I will be the first to admit that I never invited Scream into the horror fray from day one. Unlike other fans of the time, it wasn't because it was "trendy" - common sense tells us that this was the case in virtually all slasher scenarios - but because I found the film to be a thriller as a kid. I never felt the need to discredit the integrity of the production since Scream was and always will be in a class of its own. Brimming with in-jokes and bloody as hell, denying the Scream series of being influential would be foolish. It takes talent to spoof the genre in such a subtle, real way that it in itself could spawn legitimate parodies like Scary Movie and Shriek if You Know What I Did Last Friday the 13th. Unlike the popular 80s icons, the franchise was stuck on merely the third installment for years, but with a new fourth film on the horizon, there is no time like the present to Scream like we need it and take a look at the series and all its great kills, scenes and characters from worst to first... literally!
3. Scream 3 (2000)
Regrettably, Scream 3 was a low point in the series and the lone wolf I was able to catch in theaters. After two similar, tangible films, the third starts becoming nearly as goofy as the parodies it spawned, exposing Sid's mom to having been a b-movie actress in low budget shockers that are titled in such outrageous ways that Ed Wood's eyes would light up. The lack of a strong twist and new, definable characters hold it back from creating something fresh enough to grab hold of the psyche of an audience. I really felt at this point, as wonderful as Dewy, Sid and Gale are, one of them should have either died or went mad and set off on their own killing spree. The killers just didn't have it. While still worth a watch or two, you'll Scream a few times this go around for the wrong reasons.
Not a re-invention (nor should it be expected to be), Scream 2 expands on the principles of the original film by laying out the stereotypical guidelines for the horror sequel (itself) to follow and earns its stripes in this regard. Bringing back all well established survivors from the first and killing off the every horror fan, Randy, bestows the film with storyline and film-to-film authenticity that few previous franchises ever had. The ending began stretching the plot and characters in ways that would have the gialli of Argento on the brink of turning red, yet Wes Craven manages to craft another fine film full of suspense, violence and wit.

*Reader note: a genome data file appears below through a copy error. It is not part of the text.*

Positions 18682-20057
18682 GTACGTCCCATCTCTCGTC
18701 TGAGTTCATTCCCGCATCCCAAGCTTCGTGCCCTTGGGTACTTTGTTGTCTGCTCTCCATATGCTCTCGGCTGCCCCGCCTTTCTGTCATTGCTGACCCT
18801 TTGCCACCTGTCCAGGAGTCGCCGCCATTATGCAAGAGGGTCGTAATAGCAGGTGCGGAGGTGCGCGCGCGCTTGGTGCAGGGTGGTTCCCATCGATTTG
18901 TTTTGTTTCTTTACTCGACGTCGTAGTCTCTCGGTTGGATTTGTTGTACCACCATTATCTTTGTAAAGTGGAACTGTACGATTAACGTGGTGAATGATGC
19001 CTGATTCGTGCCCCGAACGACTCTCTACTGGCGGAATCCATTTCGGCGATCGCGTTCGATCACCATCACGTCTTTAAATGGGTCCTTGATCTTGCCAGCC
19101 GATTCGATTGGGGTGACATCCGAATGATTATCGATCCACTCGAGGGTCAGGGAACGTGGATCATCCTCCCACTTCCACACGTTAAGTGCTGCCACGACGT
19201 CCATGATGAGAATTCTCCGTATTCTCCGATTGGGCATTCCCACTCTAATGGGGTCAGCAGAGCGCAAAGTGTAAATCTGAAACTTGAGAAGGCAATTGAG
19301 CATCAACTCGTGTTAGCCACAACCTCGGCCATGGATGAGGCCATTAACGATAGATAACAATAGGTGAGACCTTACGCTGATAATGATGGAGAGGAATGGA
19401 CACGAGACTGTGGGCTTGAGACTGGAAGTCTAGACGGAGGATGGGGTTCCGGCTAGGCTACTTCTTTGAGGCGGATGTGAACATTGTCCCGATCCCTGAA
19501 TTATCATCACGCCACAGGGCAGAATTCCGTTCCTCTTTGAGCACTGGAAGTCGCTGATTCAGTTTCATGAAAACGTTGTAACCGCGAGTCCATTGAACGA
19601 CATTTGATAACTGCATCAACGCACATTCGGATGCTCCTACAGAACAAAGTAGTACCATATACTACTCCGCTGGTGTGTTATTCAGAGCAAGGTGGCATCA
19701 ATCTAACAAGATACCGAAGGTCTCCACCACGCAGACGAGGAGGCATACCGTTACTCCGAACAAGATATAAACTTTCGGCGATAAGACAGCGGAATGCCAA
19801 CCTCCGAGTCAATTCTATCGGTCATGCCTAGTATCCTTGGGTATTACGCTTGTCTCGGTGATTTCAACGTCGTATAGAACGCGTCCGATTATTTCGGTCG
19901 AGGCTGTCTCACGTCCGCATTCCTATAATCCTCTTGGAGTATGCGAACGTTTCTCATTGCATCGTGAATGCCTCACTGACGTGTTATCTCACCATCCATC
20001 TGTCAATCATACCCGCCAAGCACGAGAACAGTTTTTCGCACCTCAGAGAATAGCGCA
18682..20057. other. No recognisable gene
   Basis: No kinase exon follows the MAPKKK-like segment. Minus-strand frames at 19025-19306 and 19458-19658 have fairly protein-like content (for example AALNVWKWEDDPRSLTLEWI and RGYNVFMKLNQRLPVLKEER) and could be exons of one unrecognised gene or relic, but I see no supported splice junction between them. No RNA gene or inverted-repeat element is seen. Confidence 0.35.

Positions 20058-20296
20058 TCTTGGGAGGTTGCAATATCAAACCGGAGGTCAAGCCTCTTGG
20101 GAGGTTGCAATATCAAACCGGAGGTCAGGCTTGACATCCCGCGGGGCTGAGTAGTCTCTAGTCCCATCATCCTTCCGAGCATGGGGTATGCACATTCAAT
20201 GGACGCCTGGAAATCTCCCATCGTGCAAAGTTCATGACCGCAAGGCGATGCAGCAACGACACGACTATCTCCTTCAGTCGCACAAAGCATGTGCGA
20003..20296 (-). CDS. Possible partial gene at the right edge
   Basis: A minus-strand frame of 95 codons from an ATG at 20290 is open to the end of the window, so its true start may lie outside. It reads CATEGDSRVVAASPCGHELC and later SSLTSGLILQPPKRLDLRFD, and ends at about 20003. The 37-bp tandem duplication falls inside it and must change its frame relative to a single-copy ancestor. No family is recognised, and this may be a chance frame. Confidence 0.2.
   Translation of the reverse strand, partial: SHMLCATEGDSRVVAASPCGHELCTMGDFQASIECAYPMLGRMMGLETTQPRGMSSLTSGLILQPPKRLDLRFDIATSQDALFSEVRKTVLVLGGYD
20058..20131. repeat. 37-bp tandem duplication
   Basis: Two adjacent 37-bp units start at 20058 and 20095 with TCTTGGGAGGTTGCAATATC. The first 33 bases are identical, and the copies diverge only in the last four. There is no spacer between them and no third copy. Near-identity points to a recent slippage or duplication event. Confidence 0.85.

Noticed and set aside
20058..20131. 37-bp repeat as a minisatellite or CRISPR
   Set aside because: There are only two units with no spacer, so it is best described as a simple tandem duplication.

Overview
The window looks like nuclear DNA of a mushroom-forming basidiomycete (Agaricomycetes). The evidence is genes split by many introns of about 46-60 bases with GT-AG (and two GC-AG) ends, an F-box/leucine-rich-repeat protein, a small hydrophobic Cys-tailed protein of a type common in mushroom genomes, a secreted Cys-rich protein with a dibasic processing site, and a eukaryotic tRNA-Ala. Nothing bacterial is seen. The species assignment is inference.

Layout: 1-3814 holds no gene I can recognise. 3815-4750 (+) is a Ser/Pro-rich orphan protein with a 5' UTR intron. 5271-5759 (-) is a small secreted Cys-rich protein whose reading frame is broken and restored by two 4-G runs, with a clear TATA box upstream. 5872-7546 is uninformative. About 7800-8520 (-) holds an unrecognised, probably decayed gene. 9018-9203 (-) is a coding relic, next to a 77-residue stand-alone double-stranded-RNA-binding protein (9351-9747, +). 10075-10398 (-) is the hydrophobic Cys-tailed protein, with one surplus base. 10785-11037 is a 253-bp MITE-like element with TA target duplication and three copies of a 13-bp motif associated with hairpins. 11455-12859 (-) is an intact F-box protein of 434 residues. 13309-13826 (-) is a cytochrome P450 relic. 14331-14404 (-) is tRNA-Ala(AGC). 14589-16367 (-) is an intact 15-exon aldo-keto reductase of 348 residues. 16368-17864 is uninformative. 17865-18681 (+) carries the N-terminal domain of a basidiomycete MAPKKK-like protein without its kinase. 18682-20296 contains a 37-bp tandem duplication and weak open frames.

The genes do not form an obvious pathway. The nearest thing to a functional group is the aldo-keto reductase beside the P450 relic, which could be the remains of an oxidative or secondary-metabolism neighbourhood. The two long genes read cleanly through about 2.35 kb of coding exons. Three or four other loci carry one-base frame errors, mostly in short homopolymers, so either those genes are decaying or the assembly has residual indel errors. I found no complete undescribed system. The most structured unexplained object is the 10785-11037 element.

The ultimate bloody valentine to slasher fans is the original Scream. It remains a shame that certain fans have yet to embrace it and that it wasn't more welcomed by hardcores in the first place. Using genre stereotype to go beyond genre stereotype, Kevin Williamson's script is one of the best in horror history, luring audiences into the characters, humor and murders from the first ring of a telephone. With the character of Randy, Williamson inserts all of the fans (himself inclusive) into the movie and dishes up the some of the most harrowing and suspense driven scenarios ever captured on film. To all its detractors, just ask yourself this question: were Hellraiser, Prom Night , Terror Train and The Evil Dead references for the teeny boppers of the nineties? Of course not. Signed in blood from a fan to all fans, Scream's legacy is immortal.
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